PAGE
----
Not a big fan of this one, most of the sour or tartness came from grape additions. It smelled a little like table grape bits on dark toast. Sour notes seemed to come from grape tannins and not Lactobacillus influence. The sip was a mix of whole wheat toast, slight chocolate and tart grape seeds with a linger of tongue coating grape tannics. Not really for me.

Taste +2
Aftertaste +1
Alcohol Content 0
Value 0
Appearance 0

Glassware: Clean

Food Pairings: Something

Cellar: Nope

Wednesday, June 8, 2016

Phillips Botanicale

Has it been this long since a blog post? I truly am slacking. The Phillips Botanicale should be thought of as either a gruit or that dreaded BCJP category called "experimental" or "spiced". Although I don't think it is truly a gruit as this beer has hops for bittering while a true gruit only uses herbs or spices.


Phillips Botanicale = 7/10*


The asterix means you must like gin. The flavour is very reminiscent of the Phillips STUMP gin, which does contain Cascade hops and Grand Fir. There are much things gin on the nose: juniper, orange oil and forest. Reminds me of a well done negroni. These botanicals add a creaminess to the light to medium mouthfeel. It drinks like a plain pale ale with a shot of gin. Much botanicals with orange oil, juniper sweetness tempered with a citrus bitterness. The finish is a long coating of orange oil. Definitely worth a sip, if you like gin.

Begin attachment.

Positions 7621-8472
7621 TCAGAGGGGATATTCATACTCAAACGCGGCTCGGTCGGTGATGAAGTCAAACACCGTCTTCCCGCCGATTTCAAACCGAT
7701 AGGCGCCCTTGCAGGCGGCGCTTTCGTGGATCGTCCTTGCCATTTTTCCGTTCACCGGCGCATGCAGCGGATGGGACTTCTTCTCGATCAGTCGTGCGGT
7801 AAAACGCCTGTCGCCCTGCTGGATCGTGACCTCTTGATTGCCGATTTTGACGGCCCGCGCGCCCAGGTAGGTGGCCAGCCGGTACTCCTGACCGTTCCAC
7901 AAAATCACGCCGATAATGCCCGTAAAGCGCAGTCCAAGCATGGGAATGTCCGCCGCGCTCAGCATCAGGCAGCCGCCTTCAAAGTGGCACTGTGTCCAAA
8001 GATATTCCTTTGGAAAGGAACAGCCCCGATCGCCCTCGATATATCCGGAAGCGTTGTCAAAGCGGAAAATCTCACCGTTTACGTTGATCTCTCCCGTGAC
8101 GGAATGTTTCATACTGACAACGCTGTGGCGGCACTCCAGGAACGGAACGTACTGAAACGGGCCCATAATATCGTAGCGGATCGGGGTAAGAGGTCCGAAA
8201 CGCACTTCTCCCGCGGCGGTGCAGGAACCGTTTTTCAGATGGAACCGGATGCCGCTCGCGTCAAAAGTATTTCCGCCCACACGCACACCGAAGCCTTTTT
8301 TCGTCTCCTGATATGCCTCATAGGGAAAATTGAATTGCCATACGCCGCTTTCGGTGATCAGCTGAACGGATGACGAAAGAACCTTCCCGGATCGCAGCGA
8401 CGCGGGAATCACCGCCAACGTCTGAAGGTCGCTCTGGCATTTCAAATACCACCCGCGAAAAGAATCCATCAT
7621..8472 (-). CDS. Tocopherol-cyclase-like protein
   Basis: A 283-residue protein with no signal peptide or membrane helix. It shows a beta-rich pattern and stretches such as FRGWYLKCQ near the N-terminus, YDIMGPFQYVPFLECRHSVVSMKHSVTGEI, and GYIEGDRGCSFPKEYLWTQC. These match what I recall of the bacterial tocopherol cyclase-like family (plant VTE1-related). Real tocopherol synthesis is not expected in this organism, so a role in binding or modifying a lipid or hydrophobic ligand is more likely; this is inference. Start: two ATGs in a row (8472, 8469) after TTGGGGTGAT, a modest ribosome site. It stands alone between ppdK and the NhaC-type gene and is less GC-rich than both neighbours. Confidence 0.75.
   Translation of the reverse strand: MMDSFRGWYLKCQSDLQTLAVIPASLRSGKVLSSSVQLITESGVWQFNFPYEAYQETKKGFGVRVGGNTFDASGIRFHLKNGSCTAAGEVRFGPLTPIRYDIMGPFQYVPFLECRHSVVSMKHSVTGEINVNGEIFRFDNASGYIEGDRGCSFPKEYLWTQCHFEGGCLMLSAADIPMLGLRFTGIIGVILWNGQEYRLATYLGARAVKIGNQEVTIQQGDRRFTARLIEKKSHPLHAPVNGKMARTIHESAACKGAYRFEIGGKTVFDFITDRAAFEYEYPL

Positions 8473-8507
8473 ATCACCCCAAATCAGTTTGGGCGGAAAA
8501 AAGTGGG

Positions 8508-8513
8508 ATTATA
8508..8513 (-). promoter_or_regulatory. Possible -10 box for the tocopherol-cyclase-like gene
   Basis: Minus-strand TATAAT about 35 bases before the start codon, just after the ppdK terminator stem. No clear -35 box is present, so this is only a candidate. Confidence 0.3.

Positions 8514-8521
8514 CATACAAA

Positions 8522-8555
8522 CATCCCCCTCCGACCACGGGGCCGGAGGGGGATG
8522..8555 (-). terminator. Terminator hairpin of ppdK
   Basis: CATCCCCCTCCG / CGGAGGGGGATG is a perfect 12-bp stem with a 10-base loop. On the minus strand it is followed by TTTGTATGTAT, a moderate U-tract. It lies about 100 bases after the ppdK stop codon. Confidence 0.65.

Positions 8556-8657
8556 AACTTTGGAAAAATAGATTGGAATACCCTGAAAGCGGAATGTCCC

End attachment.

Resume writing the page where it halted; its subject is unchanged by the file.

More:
Taste +4 (If you like gin)
Aftertaste +1
Alcohol Content 0 6.2%
Value +1 (Yah its worth a taste)
Appearance +1 reasonable description of flavour

Glassware: Just clean

Food Pairings: Crab cakes, must be crab cakes or any other firm fish. Perhaps with a sage, rosemary and basil rub to get your herbal mojo going.

Cellar: nope

Wednesday, May 25, 2016

Sucker Punch Citra Sour by Swan's

This is terrible, two months of no beer reviews! Maybe I will just go back through my notes and not really post anything online. Thinking ahead for the 2106 top beers of Victoria.


Sucker Punch = 6/10

The nose is an odd mixture of red apples and dank. Despite a little thin mouthfeel there is ample tart tropical fruit flavours. Citra is very apparent with both aromas and flavours of lime, melon and pineapple. The tart and lactic character only seems to enhance these flavours. Sour and tart but not overpowering

Taste +3
Aftertaste +1 (quite clean, but still some residual tartness)
Alcohol Content 0 5.5%
Value +1 very tasty
Appearance +1 (fun label art, change of pace for Swan's)

Glassware: Teku. Only because it looks elegant and not everyone has one

Food Pairings: Poached lamb with tangerine glaze.

Cellar: maybe. Citra character will fade for sure, but will Brett take up slack?

Tuesday, March 22, 2016

Odyssey Porter (Phillips)